The last time I blogged, my mind was focused on all that I’m losing as I transition back to New York-the community, the setting and my daily experiences. I’m still keenly aware of these things. As I go through my daily routine I’m checking off a mental list of lasts. Last time to work outside on the grounds with Paul; last chapter meeting; leading prayer for the last time.
To my relief, now I’m also thinking about firsts, and the ways I’ve been enriched by this six-month journey. I have new spiritual relationships, new friends, a wonderful monastery where I’ll always feel welcomed, spiritual teachings and practices to continue on my own and share with my church community in New York. And for the first time, I am ready to be baptized.
For years, the thought of baptism filled me with fear. What if I proclaimed my faith in front of everyone but later down the road when life was comfortable, I stopped going to church or I discovered that I didn’t truly believe authentically after all? I imagined discarding my spiritual practices like an unused gym membership. I couldn’t bear the possibility.
In the time I’ve lived in community here those fears have dissipated. I discovered that I was ready to make the commitment. I realized that living a life of faith, aiming to give up my desires of ego satisfaction in order to serve God and serve others, is my heart’s desire.
Cue the music…Lord, I want to be a Christian in my heart.
Yes, I may run away from God, but:
If I take the wings of the morning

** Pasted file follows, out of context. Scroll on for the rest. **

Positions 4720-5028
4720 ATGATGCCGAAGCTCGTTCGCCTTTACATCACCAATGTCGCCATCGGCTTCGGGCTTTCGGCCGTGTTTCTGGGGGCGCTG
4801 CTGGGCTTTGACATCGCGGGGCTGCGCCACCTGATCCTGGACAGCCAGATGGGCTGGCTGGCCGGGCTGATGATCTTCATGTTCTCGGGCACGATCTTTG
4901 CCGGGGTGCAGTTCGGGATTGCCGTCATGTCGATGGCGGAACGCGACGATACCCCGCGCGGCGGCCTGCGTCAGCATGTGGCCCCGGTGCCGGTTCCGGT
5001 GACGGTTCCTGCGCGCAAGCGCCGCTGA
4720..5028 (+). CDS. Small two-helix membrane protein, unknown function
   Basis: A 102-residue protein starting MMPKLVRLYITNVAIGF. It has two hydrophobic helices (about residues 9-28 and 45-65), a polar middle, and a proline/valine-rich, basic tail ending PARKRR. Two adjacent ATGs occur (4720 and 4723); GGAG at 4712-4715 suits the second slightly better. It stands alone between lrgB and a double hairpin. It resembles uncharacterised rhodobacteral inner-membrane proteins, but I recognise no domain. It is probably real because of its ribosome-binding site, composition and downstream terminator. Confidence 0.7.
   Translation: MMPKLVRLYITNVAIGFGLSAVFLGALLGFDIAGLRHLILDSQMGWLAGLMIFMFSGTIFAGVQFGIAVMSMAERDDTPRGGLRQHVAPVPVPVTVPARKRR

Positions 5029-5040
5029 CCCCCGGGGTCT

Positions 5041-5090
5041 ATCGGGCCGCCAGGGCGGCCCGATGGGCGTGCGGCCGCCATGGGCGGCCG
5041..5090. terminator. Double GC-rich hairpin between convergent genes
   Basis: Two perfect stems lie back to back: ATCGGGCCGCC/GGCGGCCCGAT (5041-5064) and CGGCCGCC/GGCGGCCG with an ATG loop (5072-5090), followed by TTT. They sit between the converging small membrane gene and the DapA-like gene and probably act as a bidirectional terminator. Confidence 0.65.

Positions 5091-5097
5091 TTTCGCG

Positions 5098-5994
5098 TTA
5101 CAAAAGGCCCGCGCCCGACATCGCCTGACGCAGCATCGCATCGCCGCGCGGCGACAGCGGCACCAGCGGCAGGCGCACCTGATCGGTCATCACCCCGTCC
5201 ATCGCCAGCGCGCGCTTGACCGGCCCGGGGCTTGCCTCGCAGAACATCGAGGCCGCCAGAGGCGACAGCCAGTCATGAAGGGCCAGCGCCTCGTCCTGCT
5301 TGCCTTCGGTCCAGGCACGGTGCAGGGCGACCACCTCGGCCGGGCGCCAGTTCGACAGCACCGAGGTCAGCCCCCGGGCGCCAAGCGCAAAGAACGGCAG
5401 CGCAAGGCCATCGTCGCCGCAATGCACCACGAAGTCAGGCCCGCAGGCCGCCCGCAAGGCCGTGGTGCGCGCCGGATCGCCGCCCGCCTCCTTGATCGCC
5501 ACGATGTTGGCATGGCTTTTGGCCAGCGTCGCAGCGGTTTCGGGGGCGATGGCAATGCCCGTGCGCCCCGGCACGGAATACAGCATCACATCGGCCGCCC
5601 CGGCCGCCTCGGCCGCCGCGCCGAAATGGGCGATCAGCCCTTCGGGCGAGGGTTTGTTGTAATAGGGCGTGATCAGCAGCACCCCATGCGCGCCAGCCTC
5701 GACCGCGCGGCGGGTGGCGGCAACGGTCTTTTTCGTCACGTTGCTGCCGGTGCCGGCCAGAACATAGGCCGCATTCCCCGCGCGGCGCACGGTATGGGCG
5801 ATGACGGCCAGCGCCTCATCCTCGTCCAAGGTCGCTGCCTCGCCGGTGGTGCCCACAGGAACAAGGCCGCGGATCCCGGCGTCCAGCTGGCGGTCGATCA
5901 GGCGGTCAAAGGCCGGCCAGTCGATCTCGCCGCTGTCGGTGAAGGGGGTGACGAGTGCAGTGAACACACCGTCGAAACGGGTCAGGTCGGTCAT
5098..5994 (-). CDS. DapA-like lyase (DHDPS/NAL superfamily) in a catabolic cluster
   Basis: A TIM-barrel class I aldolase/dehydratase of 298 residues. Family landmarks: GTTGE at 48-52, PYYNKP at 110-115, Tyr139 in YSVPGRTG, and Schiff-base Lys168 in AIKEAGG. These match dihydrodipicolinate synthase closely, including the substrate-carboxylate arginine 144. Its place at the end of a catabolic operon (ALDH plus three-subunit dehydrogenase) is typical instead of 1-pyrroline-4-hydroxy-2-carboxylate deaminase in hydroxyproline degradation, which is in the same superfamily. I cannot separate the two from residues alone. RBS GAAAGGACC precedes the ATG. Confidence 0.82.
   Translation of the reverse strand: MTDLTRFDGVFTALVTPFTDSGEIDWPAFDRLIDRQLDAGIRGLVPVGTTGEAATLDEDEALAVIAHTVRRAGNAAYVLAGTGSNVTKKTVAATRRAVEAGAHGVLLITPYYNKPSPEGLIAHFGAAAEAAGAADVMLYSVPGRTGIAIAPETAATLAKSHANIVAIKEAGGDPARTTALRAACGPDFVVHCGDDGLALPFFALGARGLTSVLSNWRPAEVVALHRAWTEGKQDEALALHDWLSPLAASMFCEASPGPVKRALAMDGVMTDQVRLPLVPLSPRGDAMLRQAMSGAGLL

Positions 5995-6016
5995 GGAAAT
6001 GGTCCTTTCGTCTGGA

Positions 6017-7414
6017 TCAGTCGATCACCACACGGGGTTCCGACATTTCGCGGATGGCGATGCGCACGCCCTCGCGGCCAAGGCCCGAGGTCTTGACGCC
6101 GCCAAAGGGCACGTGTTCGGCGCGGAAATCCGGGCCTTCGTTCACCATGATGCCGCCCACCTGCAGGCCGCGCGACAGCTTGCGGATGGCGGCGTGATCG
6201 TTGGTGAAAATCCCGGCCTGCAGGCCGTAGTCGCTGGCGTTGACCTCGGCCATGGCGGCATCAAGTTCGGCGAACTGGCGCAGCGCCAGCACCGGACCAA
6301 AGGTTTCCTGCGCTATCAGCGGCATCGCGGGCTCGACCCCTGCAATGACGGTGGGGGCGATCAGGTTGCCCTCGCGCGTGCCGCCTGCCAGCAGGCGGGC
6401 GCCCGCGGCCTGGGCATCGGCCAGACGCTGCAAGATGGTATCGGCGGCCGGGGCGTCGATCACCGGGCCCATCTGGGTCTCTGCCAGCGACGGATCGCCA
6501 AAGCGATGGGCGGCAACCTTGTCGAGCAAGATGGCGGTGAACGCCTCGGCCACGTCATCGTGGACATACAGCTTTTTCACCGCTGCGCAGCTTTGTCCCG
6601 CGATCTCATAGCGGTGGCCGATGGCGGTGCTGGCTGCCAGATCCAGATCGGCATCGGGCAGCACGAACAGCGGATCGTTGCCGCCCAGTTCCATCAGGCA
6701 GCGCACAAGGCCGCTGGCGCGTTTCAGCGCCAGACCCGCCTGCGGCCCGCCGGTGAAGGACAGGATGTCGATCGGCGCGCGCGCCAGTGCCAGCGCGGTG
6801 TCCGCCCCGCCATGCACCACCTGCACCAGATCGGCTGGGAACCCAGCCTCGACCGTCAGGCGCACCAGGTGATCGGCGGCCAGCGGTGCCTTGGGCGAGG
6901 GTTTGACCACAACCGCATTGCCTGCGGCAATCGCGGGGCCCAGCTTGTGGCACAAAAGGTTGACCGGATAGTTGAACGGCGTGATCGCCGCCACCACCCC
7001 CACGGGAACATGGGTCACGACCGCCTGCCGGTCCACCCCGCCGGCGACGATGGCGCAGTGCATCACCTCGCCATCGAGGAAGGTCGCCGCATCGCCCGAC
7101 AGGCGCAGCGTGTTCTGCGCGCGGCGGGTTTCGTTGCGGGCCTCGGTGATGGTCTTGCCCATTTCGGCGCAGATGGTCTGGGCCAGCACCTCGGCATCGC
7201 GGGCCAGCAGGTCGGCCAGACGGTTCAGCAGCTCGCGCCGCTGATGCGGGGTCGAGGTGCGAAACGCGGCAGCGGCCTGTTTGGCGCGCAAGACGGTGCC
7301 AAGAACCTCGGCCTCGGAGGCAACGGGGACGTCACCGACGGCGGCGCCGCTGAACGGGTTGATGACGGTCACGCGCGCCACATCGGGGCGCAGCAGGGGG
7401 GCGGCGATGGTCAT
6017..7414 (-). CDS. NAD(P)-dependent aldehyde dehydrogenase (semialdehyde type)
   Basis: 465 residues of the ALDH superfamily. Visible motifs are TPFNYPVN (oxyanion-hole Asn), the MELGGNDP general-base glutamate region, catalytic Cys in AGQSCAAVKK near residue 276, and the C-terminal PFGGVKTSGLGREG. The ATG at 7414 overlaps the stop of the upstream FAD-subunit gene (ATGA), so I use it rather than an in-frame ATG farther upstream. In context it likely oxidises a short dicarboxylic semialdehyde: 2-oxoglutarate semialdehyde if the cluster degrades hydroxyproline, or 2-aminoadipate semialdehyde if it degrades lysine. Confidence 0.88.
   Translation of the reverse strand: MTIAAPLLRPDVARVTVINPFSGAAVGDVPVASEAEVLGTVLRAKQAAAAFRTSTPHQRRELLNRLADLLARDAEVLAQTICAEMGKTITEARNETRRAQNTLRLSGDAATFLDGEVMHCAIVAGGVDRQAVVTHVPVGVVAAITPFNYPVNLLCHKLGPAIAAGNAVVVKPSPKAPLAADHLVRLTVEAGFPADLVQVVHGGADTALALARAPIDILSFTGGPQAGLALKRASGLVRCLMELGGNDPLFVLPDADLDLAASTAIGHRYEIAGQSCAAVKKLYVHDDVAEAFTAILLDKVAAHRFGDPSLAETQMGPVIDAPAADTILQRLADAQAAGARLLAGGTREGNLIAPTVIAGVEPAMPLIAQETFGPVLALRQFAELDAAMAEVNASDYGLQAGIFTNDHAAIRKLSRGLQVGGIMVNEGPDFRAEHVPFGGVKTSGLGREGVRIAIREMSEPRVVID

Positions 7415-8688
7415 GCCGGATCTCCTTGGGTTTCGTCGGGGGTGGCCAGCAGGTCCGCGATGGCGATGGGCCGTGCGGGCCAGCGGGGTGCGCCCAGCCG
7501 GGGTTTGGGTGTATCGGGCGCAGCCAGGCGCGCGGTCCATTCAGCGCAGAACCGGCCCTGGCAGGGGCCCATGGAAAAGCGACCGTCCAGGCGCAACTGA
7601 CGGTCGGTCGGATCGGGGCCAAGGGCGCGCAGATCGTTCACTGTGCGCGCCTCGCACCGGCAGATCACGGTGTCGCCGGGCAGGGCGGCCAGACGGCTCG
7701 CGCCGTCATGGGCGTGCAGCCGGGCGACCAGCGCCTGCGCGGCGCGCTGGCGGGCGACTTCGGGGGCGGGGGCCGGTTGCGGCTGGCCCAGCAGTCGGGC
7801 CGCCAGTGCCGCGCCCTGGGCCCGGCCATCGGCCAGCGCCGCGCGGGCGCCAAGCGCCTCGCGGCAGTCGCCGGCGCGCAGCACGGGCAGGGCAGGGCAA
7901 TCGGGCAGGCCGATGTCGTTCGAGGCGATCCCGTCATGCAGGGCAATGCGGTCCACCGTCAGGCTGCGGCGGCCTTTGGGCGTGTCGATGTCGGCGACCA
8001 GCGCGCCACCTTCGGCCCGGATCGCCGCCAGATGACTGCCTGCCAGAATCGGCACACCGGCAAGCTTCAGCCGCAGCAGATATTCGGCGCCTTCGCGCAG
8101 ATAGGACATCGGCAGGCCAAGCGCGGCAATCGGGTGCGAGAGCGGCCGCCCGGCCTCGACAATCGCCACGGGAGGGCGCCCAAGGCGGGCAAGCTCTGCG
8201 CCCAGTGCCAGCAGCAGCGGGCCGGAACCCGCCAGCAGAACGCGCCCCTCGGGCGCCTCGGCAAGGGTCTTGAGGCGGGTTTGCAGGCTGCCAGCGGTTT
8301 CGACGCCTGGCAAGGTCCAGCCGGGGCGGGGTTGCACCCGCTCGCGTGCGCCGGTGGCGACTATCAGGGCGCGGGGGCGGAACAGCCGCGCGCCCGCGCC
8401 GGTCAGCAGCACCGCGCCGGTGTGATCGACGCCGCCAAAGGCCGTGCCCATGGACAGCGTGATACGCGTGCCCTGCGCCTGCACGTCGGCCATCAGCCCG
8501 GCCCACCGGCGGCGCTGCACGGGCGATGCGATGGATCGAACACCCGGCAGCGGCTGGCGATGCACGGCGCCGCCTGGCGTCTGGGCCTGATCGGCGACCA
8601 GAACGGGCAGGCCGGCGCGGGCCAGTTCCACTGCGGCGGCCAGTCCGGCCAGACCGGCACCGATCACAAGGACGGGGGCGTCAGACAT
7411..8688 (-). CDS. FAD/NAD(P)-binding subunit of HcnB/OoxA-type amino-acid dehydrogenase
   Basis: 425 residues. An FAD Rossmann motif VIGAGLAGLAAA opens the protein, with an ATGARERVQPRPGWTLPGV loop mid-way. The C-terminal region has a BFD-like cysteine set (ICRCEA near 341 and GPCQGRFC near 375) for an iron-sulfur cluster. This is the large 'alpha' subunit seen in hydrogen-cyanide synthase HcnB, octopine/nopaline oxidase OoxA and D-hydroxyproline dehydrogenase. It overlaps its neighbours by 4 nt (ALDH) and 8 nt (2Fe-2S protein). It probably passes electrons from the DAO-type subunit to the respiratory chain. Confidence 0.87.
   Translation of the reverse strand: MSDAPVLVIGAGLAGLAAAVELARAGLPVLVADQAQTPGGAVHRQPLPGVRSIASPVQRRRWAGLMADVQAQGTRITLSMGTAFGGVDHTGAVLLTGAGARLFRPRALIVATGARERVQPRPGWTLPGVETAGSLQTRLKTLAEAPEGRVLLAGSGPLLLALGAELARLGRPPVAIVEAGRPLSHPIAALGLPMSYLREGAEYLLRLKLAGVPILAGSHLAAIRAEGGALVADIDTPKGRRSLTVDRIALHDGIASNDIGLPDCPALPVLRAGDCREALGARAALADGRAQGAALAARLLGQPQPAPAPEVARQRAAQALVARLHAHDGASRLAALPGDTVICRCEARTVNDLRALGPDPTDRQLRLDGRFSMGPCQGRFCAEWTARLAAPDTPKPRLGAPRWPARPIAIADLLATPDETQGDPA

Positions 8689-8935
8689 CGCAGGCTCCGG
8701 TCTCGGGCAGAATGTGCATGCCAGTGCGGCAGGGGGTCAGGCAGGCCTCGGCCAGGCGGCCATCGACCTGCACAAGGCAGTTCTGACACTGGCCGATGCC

and settle at the farthest limits of the sea,
even there your hand shall lead me,
and your right hand shall hold me fast. – Psalm 139
Among the gifts I’m taking with me are spiritual practices that will lead me back to God when I’ve wandered afar–lectio divina, centering prayer and daily reading. This community imparted wisdom, knowledge and Benedictine values–the necessity for both community and solitude, communication practices, tools for self-exploration and self-knowledge. I know so much more now about liturgy and how ritual shapes our experience of connection to ourselves and to each other. Many seasons of the Christian calendar such as Advent, Epiphany, Lent and Holy Week have more meaning to me. My understanding of what it means to be baptized is much richer. To me right now, the most important thing is that it means choosing to accept the gift that is freely given from God, choosing to say, “Yes, I am a beloved child of God.” And as a child of God, I now know that I will always have a home, our only home, no matter where I go.
At a certain point recently, amidst the tears that appeared whenever I contemplated my departure, I realized, I’m clinging. If I keep holding on so tightly in fear of losing everything I love here, I won’t be free to receive the gift being offered. I have to loosen my grip and open my hands so I can receive the gift of unearned love. Let go.
I don’t know what the future holds; it’s a mystery for now. But I know I won’t be walking my path alone. I’m forever grateful to the Benedictine Women of Madison for your openness, generosity and wisdom; to Paz for sojourning with me; and to all the communities of Holy Wisdom Monastery for your love and support. You will always be in my heart.
If you’re ever in New York City, please look me up so I can extend some Benedictine hospitality to you.